Ohio unemployment lines melt under overload. The state says it will also run out of money to pay the unemployment claims soon.
Ohioans' post-holiday demand for jobless benefits has spiked sharply, crashing the state's unemployment-claims system and forcing people to wait hours, sometimes days, before getting help.
In yet another sign of a worsening economy, the state Web site for filing claims electronically was shut down and phone lines have been jammed by more than 10 times as many requests.
Unemployment-filing systems have crashed in at least two other states in recent days as 4.5 million Americans -- a 26-year high -- are collecting jobless benefits.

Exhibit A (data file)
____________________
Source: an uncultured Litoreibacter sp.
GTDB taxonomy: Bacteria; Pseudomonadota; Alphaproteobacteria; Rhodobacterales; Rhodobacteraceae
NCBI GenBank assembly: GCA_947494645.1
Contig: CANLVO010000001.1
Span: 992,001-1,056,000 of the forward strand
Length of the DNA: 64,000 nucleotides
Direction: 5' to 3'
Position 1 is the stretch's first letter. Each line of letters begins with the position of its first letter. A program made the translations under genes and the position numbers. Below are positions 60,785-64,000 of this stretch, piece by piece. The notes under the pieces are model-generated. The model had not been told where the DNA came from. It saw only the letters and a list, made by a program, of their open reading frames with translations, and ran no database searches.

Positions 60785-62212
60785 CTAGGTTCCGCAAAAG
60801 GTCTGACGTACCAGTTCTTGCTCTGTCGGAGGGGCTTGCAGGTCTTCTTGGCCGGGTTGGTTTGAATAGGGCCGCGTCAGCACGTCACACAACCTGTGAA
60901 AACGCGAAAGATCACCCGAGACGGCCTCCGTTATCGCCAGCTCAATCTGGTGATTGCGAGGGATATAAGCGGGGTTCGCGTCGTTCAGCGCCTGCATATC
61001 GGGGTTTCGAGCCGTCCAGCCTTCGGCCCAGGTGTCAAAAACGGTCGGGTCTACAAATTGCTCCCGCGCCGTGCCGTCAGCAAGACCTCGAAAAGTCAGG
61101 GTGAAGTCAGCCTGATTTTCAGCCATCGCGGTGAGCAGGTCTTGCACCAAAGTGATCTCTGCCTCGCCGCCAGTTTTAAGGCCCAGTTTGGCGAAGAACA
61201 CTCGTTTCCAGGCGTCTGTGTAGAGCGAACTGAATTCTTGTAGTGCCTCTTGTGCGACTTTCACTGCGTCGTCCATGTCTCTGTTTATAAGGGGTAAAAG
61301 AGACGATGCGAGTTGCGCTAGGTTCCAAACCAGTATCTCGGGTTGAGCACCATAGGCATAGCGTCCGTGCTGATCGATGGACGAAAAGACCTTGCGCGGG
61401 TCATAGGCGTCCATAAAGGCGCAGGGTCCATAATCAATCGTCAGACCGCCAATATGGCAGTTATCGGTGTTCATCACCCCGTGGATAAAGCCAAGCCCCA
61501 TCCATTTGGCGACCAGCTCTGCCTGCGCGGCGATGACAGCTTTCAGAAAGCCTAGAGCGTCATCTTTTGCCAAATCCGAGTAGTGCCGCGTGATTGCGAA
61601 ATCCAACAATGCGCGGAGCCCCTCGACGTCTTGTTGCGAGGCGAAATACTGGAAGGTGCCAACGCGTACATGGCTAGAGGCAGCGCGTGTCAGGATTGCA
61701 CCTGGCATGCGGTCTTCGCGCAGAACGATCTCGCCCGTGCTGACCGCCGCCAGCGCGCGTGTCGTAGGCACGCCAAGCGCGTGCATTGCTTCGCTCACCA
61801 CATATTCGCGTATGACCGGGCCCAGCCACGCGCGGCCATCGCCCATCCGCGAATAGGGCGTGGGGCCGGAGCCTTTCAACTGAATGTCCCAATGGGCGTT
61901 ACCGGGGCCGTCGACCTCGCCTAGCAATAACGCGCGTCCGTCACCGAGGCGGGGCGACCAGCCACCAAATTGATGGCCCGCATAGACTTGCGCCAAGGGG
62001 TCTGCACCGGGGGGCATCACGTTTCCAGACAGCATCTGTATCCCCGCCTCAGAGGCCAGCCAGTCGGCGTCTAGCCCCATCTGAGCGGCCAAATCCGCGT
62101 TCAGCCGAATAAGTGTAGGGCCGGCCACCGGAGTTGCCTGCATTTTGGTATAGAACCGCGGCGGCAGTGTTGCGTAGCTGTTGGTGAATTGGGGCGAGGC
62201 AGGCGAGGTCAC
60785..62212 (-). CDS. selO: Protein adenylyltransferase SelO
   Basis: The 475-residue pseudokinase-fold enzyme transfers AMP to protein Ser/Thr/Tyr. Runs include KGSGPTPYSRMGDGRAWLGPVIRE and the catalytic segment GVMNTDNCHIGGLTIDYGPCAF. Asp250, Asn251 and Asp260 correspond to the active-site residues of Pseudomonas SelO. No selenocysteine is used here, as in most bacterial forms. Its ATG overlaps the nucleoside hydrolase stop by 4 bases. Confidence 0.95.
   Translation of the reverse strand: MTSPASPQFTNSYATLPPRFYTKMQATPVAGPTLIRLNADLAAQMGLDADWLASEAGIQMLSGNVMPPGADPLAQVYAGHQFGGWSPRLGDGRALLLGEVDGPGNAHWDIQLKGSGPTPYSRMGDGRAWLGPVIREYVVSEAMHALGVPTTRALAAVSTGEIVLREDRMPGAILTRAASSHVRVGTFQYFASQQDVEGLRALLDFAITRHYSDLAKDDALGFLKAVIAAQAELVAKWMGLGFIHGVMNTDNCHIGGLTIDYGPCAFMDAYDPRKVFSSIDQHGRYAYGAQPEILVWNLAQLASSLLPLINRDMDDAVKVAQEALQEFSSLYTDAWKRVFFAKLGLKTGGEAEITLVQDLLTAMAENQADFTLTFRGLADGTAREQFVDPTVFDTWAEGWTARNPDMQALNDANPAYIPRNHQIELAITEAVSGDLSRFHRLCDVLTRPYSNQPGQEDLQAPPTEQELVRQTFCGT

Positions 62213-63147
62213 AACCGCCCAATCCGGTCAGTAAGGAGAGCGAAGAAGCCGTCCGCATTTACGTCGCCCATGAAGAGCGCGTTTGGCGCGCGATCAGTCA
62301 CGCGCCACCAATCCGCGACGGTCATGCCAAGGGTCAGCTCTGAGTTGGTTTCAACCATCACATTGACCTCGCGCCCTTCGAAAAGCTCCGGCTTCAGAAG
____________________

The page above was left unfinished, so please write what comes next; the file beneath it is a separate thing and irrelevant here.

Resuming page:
Ohio officials say they are scrambling to hire temporary workers to staff call centers, and technicians are working to fix the Web site...
Ohio's unemployment rate in November was 7.3 percent, with 435,000 out of work. The state pays nearly $43 million in jobless benefits each week.
The demand is about to exhaust the state's unemployment compensation fund, which as of Monday was down to $16 million.
When that's gone, Ohio will be forced to borrow -- with interest -- from a federal loan fund to ensure that benefits continue being paid.
Unemployment compensation systems are under similar strains in North Carolina and New York, where Web sites crashed because of high demand.